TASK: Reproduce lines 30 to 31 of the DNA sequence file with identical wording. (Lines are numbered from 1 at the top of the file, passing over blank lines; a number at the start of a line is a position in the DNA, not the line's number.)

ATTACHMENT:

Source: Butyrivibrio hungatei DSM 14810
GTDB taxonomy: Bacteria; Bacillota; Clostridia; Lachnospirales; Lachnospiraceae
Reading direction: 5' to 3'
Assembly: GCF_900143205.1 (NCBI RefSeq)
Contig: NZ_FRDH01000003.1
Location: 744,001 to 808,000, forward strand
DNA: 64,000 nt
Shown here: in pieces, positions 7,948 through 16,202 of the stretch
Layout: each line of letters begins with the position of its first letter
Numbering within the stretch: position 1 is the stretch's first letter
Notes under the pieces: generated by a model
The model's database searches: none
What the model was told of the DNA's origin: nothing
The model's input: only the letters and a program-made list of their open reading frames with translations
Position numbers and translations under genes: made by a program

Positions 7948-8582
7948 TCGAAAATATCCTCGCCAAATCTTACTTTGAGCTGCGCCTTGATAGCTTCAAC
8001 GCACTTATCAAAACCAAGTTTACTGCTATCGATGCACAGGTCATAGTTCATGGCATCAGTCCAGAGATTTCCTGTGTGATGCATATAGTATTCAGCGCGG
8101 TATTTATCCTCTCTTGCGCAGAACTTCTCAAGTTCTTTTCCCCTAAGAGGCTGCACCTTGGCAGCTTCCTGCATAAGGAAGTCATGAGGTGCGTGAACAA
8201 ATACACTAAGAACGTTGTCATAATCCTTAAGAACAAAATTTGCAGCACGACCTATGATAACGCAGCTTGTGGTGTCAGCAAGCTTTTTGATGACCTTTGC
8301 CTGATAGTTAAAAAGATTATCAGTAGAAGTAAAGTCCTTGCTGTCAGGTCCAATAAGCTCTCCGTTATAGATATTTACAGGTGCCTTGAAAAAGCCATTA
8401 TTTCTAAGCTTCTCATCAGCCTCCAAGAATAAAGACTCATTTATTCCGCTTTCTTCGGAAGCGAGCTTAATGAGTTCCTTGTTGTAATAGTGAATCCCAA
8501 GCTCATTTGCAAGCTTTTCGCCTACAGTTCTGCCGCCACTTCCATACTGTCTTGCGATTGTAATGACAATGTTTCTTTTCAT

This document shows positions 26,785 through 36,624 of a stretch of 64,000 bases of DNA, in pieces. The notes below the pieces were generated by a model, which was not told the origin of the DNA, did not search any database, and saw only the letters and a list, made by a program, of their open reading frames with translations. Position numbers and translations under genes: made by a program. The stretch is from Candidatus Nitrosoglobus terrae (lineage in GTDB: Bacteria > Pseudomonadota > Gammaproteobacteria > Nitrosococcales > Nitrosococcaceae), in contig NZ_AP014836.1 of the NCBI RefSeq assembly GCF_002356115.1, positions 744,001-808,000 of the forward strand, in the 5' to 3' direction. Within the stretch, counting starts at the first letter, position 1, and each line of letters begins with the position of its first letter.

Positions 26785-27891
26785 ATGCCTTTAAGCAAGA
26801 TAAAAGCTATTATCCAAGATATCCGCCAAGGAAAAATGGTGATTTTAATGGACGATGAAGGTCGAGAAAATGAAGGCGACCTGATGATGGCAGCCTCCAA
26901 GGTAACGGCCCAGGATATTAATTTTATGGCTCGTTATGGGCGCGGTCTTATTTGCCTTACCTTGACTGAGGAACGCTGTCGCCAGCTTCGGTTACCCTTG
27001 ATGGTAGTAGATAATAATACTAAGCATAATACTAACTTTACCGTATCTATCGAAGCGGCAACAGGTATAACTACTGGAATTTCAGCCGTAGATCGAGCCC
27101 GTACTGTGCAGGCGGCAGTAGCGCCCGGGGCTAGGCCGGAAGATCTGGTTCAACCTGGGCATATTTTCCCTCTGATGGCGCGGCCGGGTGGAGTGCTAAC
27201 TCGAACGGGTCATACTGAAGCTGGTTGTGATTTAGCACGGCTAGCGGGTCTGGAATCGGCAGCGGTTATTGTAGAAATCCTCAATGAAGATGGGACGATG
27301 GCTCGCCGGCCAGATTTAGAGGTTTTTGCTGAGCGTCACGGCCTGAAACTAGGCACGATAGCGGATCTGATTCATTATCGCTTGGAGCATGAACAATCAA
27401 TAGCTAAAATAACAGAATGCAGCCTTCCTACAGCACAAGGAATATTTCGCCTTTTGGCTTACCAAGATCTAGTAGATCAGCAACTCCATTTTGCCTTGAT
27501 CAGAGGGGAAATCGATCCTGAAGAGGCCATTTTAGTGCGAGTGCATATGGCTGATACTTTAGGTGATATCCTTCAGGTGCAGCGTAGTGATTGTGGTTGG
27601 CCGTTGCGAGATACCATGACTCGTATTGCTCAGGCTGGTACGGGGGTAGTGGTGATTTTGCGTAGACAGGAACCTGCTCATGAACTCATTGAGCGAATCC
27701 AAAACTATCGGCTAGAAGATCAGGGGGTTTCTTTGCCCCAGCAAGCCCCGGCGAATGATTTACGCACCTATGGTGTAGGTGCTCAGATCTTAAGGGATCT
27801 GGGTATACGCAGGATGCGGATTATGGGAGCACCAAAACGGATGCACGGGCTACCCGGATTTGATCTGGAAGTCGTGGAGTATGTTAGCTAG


27101 GTACTGTGCAGGCGGCAGTAGCGCCCGGGGCTAGGCCGGAAGATCTGGTTCAACCTGGGCATATTTTCCCTCTGATGGCGCGGCCGGGTGGAGTGCTAAC
27201 TCGAACGGGTCATACTGAAGCTGGTTGTGATTTAGCACGGCTAGCGGGTCTGGAATCGGCAGCGGTTATTGTAGAAATCCTCAATGAAGATGGGACGATG